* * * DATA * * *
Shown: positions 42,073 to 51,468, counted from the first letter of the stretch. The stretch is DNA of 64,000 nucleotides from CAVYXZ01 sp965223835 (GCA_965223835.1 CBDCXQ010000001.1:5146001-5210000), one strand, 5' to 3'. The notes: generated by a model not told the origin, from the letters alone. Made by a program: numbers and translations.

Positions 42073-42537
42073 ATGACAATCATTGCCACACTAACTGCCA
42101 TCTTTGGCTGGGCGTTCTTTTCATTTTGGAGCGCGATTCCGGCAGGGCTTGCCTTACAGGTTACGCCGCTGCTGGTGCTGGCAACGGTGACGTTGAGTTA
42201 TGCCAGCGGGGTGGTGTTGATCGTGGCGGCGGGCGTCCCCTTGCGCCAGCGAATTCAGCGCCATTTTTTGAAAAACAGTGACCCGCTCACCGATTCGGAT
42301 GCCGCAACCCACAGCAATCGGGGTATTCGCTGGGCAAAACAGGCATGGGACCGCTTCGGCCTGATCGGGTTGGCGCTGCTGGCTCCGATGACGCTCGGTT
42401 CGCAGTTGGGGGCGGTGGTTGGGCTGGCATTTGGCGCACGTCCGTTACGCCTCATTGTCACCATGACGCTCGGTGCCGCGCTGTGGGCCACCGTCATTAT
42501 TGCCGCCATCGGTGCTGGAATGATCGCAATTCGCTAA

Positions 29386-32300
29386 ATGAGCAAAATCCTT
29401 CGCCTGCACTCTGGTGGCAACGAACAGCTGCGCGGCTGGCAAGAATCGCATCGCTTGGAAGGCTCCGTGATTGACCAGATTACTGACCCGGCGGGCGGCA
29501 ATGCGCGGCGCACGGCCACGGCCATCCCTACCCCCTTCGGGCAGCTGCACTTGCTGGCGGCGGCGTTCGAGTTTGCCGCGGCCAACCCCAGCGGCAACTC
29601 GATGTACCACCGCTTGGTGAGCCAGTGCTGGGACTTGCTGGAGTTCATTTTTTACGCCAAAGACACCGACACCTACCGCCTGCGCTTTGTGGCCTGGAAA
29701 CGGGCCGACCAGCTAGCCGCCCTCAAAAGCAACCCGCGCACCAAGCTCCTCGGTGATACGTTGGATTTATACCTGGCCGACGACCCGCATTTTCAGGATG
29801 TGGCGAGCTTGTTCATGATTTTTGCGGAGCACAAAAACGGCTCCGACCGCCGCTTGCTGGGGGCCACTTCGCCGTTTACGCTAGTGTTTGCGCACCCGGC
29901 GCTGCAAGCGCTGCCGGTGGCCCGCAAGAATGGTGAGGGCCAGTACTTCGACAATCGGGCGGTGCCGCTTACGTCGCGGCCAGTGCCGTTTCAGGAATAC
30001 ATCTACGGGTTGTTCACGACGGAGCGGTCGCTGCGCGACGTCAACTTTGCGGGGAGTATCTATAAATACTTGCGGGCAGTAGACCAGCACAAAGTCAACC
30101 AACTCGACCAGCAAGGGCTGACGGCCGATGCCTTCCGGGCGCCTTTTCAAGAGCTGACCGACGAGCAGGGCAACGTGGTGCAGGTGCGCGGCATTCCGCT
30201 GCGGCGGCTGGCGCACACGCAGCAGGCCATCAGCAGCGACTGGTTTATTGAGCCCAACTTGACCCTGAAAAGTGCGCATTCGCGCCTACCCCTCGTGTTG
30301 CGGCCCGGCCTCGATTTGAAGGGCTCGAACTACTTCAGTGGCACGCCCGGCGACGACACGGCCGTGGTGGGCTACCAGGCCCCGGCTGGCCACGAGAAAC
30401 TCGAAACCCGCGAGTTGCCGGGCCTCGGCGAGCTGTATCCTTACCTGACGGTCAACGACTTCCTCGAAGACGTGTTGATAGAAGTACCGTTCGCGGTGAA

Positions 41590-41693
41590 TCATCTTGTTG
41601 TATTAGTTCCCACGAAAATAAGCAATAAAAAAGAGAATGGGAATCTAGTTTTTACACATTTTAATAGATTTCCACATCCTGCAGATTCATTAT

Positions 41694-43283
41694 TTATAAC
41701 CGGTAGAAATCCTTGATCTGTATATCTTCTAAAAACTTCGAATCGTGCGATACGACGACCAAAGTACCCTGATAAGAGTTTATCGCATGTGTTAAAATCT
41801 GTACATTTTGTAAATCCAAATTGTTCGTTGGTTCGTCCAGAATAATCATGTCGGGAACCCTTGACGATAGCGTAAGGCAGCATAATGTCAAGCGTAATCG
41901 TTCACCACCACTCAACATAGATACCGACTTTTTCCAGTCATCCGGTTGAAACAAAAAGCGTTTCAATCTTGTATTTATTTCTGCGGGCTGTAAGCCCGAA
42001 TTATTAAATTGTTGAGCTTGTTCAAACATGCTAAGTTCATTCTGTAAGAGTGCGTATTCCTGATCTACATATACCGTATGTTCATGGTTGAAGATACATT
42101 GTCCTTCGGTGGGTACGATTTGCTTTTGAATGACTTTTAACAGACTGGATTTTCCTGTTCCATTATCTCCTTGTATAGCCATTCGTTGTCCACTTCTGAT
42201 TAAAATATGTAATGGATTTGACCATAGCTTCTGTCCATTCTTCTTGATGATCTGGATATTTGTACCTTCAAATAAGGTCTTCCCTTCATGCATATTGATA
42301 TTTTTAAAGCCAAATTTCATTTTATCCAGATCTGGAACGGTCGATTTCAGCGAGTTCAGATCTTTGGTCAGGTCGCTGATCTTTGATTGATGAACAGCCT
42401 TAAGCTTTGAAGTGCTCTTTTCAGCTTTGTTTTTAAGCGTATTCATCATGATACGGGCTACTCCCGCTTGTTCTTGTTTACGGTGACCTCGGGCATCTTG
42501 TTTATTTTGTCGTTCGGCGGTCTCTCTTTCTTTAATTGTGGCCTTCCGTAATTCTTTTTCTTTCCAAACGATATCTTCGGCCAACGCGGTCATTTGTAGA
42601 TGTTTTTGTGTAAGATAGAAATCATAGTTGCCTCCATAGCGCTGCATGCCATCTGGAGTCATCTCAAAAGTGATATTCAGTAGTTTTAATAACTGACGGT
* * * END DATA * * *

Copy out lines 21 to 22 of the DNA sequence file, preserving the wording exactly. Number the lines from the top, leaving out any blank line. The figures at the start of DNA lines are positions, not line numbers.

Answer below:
30401 TCGAAACCCGCGAGTTGCCGGGCCTCGGCGAGCTGTATCCTTACCTGACGGTCAACGACTTCCTCGAAGACGTGTTGATAGAAGTACCGTTCGCGGTGAA

Positions 41590-41693